BBC drama may have prompted MS suicide

Watching a BBC drama about an assisted suicide may have been the ‘last straw’ for a depressed multiple sclerosis sufferer who committed suicide, an inquest heard.

Angela Harrison, a mother of two sons aged eleven and 13, took an overdose of Paracetamol tablets and other drugs after watching the controversial programme, A Short Stay in Switzerland.

An inquest at Huntingdon Law Courts heard how she had suffered with depression brought on by her debilitating illness, and had already spoken of ending her life.

Her brother, Frank Harrison, said: “She had decided a long time ago that she would take her own life when the time came.

“I think what brought it on that night was watching that Julie Walters play on television.”

A Short Stay in Switzerland featured actress Julie Walters portraying retired doctor Anne Turner, who travelled to Switzerland in 2006 to end her life at the Dignitas facility there.

Dr Turner, who suffered from Progressive Supranuclear Palsy (PSP), a degenerative condition, allowed her death to be used as part of a campaign to legalise assisted suicide in the UK.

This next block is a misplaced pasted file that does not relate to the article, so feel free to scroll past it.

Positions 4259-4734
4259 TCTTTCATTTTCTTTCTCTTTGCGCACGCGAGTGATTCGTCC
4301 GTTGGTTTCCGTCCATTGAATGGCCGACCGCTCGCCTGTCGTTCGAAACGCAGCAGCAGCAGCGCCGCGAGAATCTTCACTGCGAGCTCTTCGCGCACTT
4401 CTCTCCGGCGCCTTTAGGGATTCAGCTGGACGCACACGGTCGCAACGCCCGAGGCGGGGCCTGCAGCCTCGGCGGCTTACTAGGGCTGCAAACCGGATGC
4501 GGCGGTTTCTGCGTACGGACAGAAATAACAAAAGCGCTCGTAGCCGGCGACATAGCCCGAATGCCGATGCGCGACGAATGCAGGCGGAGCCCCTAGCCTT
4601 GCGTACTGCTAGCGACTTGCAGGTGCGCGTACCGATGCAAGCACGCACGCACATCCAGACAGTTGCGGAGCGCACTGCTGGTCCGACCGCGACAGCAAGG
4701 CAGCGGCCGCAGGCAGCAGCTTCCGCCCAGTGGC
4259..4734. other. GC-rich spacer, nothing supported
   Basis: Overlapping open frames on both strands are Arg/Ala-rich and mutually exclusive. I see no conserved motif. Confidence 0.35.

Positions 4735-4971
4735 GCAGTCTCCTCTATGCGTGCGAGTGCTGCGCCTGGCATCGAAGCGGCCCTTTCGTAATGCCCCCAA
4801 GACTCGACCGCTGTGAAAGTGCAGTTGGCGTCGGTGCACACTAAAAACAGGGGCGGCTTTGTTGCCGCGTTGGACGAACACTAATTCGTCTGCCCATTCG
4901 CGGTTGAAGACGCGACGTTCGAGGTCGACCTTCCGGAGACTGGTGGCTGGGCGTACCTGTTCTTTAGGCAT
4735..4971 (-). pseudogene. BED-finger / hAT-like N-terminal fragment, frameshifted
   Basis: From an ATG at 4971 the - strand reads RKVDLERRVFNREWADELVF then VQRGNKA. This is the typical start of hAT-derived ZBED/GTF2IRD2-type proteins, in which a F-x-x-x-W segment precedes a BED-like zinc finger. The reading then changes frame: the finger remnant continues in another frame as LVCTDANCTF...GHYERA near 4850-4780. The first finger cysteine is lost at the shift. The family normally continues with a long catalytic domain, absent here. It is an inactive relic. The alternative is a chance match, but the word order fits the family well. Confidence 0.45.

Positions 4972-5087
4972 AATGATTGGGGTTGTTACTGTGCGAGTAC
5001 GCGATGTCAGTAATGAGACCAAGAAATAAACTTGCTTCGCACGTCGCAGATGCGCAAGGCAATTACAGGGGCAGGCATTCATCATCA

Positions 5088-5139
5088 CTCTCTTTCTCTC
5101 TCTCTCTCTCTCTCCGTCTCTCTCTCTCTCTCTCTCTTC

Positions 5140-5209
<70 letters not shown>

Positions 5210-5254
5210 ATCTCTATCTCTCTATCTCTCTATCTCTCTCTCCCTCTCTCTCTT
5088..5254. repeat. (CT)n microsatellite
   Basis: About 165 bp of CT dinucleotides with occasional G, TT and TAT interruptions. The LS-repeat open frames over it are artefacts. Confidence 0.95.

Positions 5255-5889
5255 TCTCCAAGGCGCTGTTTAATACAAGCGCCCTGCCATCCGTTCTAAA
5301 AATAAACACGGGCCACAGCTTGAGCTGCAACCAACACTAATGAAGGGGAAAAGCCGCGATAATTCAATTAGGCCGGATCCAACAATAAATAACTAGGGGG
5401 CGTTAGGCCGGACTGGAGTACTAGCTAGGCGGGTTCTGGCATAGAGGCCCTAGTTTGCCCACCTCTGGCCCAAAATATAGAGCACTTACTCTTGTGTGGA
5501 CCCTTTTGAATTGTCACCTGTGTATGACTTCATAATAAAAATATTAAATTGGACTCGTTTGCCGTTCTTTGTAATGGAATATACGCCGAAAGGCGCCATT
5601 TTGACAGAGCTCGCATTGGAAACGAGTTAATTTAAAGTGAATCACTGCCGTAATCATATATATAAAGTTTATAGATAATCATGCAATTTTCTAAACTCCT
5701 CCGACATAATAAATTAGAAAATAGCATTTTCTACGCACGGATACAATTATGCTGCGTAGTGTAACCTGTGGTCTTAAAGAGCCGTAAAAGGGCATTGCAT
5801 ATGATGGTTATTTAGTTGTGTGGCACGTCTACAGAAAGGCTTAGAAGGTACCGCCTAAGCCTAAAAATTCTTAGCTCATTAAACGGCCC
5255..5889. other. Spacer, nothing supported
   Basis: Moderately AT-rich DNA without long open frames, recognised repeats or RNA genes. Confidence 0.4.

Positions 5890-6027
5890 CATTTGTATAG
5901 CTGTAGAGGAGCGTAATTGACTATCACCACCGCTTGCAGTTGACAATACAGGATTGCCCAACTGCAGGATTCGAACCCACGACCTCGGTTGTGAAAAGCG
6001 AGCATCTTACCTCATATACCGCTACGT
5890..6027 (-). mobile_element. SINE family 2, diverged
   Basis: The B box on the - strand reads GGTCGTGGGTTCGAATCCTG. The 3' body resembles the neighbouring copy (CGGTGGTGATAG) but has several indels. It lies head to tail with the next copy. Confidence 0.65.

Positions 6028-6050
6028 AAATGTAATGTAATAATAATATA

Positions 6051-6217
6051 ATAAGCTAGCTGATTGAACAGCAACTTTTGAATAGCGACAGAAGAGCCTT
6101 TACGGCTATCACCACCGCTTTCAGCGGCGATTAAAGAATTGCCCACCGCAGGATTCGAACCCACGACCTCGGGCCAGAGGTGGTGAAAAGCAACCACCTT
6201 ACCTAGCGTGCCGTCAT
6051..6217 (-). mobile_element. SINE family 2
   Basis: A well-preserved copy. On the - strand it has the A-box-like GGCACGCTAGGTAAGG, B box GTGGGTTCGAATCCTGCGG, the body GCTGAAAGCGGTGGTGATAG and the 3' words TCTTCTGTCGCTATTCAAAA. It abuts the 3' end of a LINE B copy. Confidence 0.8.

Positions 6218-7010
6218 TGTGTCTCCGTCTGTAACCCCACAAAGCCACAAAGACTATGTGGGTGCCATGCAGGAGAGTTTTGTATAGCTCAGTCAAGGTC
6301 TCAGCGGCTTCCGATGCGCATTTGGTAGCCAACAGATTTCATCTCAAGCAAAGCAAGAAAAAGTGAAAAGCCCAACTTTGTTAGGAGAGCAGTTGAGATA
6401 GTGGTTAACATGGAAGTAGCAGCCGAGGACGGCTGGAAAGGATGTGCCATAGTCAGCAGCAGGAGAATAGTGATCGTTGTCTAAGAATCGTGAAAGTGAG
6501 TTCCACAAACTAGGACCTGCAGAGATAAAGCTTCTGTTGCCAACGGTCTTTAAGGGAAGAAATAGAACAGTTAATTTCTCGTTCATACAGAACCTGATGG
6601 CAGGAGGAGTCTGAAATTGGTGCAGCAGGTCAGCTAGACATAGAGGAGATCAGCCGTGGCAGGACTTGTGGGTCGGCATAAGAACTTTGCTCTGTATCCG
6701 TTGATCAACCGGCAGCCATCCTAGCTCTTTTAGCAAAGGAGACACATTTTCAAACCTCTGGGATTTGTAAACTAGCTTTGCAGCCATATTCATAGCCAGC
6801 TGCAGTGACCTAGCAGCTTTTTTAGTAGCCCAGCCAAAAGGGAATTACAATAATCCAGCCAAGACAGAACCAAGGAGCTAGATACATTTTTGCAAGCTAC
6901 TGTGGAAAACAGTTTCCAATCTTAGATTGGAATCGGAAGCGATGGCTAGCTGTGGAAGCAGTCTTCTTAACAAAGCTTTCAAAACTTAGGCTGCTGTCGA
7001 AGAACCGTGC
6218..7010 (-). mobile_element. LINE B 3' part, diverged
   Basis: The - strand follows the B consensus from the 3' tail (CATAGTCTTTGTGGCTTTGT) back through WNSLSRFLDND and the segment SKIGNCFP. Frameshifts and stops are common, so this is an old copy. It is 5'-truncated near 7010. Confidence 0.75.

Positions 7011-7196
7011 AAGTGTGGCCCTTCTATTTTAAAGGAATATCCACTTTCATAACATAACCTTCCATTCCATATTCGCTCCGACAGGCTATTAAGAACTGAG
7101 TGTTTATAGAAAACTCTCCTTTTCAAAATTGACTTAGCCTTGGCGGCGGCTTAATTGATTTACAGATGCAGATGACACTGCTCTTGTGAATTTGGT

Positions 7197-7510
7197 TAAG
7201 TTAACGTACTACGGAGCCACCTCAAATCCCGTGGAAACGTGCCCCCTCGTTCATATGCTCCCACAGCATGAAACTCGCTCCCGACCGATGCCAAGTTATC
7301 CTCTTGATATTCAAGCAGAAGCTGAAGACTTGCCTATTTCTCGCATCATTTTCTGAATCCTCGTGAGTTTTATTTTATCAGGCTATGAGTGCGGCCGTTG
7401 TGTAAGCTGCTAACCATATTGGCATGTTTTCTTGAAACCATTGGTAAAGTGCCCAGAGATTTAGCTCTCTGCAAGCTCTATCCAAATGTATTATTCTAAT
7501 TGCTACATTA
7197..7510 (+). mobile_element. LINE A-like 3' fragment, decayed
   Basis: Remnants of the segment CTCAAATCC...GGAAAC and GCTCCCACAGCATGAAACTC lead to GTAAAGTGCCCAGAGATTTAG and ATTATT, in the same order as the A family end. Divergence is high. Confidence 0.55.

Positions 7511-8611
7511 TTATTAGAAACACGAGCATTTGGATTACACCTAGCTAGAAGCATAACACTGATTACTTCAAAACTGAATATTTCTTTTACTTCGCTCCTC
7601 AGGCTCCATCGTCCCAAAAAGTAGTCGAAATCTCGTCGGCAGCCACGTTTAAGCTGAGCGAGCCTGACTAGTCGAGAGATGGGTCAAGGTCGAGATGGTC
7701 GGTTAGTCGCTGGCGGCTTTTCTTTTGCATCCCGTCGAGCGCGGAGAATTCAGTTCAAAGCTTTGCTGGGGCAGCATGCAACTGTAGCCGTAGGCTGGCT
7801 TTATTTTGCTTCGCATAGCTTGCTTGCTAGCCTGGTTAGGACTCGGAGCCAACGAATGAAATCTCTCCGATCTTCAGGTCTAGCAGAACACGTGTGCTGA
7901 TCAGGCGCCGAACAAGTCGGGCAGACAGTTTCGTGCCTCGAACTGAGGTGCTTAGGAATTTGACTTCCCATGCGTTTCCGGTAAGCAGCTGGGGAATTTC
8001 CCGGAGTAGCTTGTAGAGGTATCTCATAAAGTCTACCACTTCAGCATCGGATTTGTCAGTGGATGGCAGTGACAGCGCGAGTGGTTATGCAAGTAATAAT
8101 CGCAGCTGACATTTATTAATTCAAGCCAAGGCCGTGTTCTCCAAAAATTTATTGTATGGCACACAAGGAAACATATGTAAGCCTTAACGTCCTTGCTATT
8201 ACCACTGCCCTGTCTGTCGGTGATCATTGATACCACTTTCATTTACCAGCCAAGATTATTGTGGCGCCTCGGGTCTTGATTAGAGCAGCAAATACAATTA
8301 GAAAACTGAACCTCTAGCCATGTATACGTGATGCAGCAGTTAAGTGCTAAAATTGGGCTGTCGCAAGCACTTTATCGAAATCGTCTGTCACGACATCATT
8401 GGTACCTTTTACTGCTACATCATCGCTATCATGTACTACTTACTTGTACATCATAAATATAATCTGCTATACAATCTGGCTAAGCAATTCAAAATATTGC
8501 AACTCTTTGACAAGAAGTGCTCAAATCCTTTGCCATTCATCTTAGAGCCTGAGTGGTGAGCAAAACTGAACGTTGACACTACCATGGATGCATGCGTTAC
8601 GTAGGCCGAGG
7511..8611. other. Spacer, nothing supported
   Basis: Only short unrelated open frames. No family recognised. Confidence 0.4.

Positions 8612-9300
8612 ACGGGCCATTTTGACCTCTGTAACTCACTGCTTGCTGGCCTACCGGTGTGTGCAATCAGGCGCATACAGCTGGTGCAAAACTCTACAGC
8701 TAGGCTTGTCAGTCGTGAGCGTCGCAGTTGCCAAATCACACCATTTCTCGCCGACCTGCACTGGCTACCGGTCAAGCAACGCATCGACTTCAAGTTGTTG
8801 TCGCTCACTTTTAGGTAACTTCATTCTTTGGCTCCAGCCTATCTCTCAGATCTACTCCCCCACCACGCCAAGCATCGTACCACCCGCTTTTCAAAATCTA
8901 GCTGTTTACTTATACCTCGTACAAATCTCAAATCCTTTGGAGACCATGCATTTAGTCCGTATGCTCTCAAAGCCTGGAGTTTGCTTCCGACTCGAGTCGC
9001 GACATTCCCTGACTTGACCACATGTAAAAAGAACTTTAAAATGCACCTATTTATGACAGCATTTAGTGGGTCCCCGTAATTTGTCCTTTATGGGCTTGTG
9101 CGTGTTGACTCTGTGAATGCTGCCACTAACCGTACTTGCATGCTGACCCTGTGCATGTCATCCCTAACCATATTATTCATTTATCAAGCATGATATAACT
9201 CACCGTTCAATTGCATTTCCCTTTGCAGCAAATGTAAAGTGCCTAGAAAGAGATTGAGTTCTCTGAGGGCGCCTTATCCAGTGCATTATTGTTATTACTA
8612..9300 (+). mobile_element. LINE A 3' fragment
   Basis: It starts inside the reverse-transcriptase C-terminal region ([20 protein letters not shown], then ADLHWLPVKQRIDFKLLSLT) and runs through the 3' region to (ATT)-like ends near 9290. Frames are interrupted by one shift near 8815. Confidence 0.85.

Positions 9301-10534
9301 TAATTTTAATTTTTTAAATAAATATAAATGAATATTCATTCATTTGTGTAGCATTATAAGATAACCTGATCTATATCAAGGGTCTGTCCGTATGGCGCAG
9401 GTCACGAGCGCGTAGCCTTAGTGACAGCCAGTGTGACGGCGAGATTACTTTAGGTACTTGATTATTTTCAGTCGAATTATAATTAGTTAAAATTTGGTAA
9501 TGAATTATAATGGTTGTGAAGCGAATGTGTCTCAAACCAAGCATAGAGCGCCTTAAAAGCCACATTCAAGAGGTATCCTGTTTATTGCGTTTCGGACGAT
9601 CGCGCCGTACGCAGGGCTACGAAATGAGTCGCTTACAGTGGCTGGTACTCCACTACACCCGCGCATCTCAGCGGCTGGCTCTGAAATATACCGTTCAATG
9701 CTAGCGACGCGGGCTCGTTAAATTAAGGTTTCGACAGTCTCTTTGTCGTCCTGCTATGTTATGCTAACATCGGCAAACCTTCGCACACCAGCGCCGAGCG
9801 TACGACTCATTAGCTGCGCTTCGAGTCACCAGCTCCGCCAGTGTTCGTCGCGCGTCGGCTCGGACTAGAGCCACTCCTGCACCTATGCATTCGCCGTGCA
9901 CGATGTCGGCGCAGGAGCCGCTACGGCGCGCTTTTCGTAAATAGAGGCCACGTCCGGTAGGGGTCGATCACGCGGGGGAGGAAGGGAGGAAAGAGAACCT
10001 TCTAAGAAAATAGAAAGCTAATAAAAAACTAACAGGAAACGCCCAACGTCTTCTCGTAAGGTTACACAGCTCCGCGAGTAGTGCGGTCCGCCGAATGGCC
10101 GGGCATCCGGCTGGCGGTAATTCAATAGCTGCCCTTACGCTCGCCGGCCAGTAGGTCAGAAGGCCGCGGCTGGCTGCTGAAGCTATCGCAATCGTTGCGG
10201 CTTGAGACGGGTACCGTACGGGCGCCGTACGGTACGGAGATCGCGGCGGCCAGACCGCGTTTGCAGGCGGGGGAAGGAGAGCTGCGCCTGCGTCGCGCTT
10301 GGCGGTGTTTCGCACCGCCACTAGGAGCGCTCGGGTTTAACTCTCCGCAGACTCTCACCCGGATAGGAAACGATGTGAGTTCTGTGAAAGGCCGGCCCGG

She has been described by Mrs Walters as “an intelligent, informed and articulate woman. It was a courageous act.”

The BBC was criticized for showing the drama, particularly as it coincided with the introduction of the Coroners and Justice Bill which gives Parliament the opportunity to change the current law on assisted suicide.

The coroner in Angela Harrison’s case recorded a verdict of suicide.

“She took her own life when her experience of a rapidly deteriorating and disabling condition reached an intolerable stage,” he said.

The BBC said last night: “We are very sorry to hear about this tragic news.

“But we do not feel it is appropriate to comment on what is a private matter, except to state that the programme dealt with an important topic responsibly and with sensitivity, and was prepared with the benefit of appropriate professional advice.”

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